- The Washington Times - Monday, October 15, 2018

Dwight Howard gave reporters a crash course in the piriformis muscle on Monday afternoon.

The Washington Wizards‘ new center fully participated in practice, his first time doing so since training camp opened. Howard had been sidelined with an injury to his piriformis, a muscle in the buttocks.

“It’s pretty tight,” Howard said. “It’s a pain in the a—, but it’s OK. I’ll be alright.”

Despite the tightness, Howard felt he had a good practice, and Wizards coach Scott Brooks was impressed with Howard’s endurance to get through the entire practice without electing to skip any drills due to his pain.

“(Howard) did absolutely everything. NBA players always amaze me,” Brooks said. “They’re here for a reason. He played well.”

Howard was only expected to partake in light work Monday. Instead, Brooks said he did well with some light work at Saturday’s practice, so he advanced to full-court activities, including scrimmaging on both the first and second teams.

All of this will fill Washington fans with hope that Howard will play in Thursday’s season opener against the Miami Heat, but both Brooks and Howard said it is too early to tell.

“See how it feels,” Howard said. “I’ll do whatever I can to make myself available for all 82 games, but the main thing is making sure that I’m healthy for the rest of the season.”

Howard came to Wizards‘ media day Sept. 24 with a sore back, and Brooks initially listed him as day-to-day. The center received an injection for the pain earlier this month.

Around the same time, the public’s knowledge of his injury narrowed from “back” to “piriformis,” which is hardly a common part of the sports injury lexicon.

“Most, I would say about 90 percent of humans, their piriformis muscles are like this,” Howard said, holding his index and middle fingers together horizontally.

“Everybody else, they have a piriformis muscle like this.” He split his fingers apart into a V shape.

“You have nerves that go over the top or in between,” Howard went on. “I’m in the 7, 8 percent of the world who has a piriformis like this. So the nerve goes in between here, it gets really tight, it squeezes on the nerve and it causes a lot of pain.

“Basically, I was getting on my own nerves for the past couple of weeks,” he joked, “and it was kicking my a—.”

The pain has affected Howard in everything from running to simply sitting down. He’s worked on his rehab with physical therapy, lifting and running.

The Wizards used the “mini mid-level exception” to sign Howard to a two-year, $10.9 million contract, with a player option for year two. He is expected to be the Wizards‘ starting center once he is healthy, with Ian Mahinmi as their best option while he is out.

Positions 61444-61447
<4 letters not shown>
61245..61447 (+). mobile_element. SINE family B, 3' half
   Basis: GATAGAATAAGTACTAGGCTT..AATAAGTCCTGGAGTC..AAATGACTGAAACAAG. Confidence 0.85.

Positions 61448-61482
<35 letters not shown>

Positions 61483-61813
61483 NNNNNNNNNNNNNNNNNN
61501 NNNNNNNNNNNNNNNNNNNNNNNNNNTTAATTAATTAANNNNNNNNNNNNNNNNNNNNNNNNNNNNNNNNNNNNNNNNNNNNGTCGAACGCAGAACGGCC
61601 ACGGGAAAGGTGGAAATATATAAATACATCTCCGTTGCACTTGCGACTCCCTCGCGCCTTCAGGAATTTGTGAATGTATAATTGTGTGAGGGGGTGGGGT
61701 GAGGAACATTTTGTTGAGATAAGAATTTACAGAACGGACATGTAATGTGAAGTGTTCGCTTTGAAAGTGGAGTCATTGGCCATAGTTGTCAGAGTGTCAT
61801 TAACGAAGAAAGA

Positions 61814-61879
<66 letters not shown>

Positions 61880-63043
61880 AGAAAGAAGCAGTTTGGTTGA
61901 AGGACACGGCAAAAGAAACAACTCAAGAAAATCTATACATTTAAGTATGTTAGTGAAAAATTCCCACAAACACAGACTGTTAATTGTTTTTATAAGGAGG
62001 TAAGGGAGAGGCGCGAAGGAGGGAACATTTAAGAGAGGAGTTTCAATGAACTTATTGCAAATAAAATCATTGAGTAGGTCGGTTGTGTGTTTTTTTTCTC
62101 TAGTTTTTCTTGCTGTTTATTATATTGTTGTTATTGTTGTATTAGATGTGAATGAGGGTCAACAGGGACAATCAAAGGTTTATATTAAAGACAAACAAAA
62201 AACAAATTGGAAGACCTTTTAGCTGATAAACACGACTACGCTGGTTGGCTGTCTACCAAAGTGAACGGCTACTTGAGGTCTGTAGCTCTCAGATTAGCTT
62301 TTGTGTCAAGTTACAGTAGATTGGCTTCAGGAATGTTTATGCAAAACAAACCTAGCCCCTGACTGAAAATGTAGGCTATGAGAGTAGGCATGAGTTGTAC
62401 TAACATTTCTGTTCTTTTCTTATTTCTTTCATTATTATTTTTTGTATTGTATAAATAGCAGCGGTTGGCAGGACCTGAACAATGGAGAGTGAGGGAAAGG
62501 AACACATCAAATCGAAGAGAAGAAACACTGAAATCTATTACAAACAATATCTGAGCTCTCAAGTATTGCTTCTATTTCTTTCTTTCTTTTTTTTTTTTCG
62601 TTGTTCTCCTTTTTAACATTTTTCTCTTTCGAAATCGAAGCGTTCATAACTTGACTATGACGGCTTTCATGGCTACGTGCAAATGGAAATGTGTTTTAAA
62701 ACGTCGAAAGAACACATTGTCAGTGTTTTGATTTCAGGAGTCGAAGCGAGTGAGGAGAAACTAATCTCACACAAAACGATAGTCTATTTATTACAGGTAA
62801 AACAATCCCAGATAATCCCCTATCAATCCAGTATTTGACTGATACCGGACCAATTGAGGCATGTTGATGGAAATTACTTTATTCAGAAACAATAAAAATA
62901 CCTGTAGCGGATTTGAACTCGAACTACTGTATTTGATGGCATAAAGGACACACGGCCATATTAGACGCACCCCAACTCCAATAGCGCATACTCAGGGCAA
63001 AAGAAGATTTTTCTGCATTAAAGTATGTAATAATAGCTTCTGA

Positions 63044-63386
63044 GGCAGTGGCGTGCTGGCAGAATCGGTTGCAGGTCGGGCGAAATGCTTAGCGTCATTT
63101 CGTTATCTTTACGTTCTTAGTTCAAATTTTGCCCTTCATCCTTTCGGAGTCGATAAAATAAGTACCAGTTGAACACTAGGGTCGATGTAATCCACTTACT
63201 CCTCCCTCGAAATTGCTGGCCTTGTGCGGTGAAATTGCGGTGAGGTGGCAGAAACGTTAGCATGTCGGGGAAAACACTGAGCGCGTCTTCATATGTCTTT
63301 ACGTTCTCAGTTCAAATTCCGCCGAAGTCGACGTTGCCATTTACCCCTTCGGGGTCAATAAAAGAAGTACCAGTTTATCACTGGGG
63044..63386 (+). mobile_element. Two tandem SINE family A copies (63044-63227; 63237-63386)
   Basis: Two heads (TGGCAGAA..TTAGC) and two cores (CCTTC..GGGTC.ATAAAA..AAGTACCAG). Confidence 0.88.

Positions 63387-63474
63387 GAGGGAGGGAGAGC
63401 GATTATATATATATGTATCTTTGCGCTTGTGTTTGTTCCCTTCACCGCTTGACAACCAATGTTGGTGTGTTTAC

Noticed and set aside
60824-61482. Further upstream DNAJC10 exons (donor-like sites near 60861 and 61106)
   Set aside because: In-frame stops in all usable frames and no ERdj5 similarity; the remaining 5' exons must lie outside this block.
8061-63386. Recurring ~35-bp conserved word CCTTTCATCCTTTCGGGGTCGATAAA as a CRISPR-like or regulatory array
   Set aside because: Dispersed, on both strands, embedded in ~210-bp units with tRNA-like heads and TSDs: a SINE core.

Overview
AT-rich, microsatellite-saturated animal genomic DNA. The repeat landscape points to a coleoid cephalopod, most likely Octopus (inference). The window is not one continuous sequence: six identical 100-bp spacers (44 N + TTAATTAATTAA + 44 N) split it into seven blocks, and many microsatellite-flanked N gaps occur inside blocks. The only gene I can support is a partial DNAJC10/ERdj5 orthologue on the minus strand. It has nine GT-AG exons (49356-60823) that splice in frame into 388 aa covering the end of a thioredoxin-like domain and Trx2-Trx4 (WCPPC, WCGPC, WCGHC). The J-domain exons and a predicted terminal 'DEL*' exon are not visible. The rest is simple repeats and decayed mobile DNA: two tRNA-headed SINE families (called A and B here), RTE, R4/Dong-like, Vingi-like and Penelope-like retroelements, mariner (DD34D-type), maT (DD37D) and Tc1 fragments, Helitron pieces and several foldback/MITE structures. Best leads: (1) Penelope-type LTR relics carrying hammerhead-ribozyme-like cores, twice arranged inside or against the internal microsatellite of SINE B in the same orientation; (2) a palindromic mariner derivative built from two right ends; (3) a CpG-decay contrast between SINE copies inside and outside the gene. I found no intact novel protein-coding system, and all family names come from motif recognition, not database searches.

In addition to rehab, Howard has to get on the same page with his new teammates and build chemistry with John Wall, Bradley Beal and the other starters.

“Still learning a lot of plays, but I think it’s more so what we’re trying to get accomplished on offense,” Howard said. “We want to get a lot of pick-and-rolls in, get a lot of movement, force guys to have to make decisions off the ball. We’ve got the right lineup to do it, our coaching staff is amazing, so I think we’re gonna have an unbelievable year.”

“We just try to keep our packages and condense it a little bit for him,” Brooks said. “He’s gonna take a couple of days to work on all of our offensive sets. We put quite a few plays in, but like I said, he has a natural feel. His IQ is pretty high, I’m impressed with that. He picked things up.”

Howard appeared to be spent when he spoke to reporters, at one point admitting he didn’t look as excited as he felt for the season to start. But in other moments, he flashed some of what made him one of the league’s biggest personalities of the decade.

Prodded to put a percentage on his recovery, he said he didn’t have “the percentage meter” with him.

“The training staff, they have a percentage meter for injuries and you have to get on the scale so they see what the percentage is,” he sad. “No, I don’t know the percentage, man.”

Sign up for Daily Newsletters

Manage Newsletters

Copyright © 2020 The Washington Times, LLC. Click here for reprint permission.

Please read our comment policy before commenting.


Click to Read More and View Comments

Click to Hide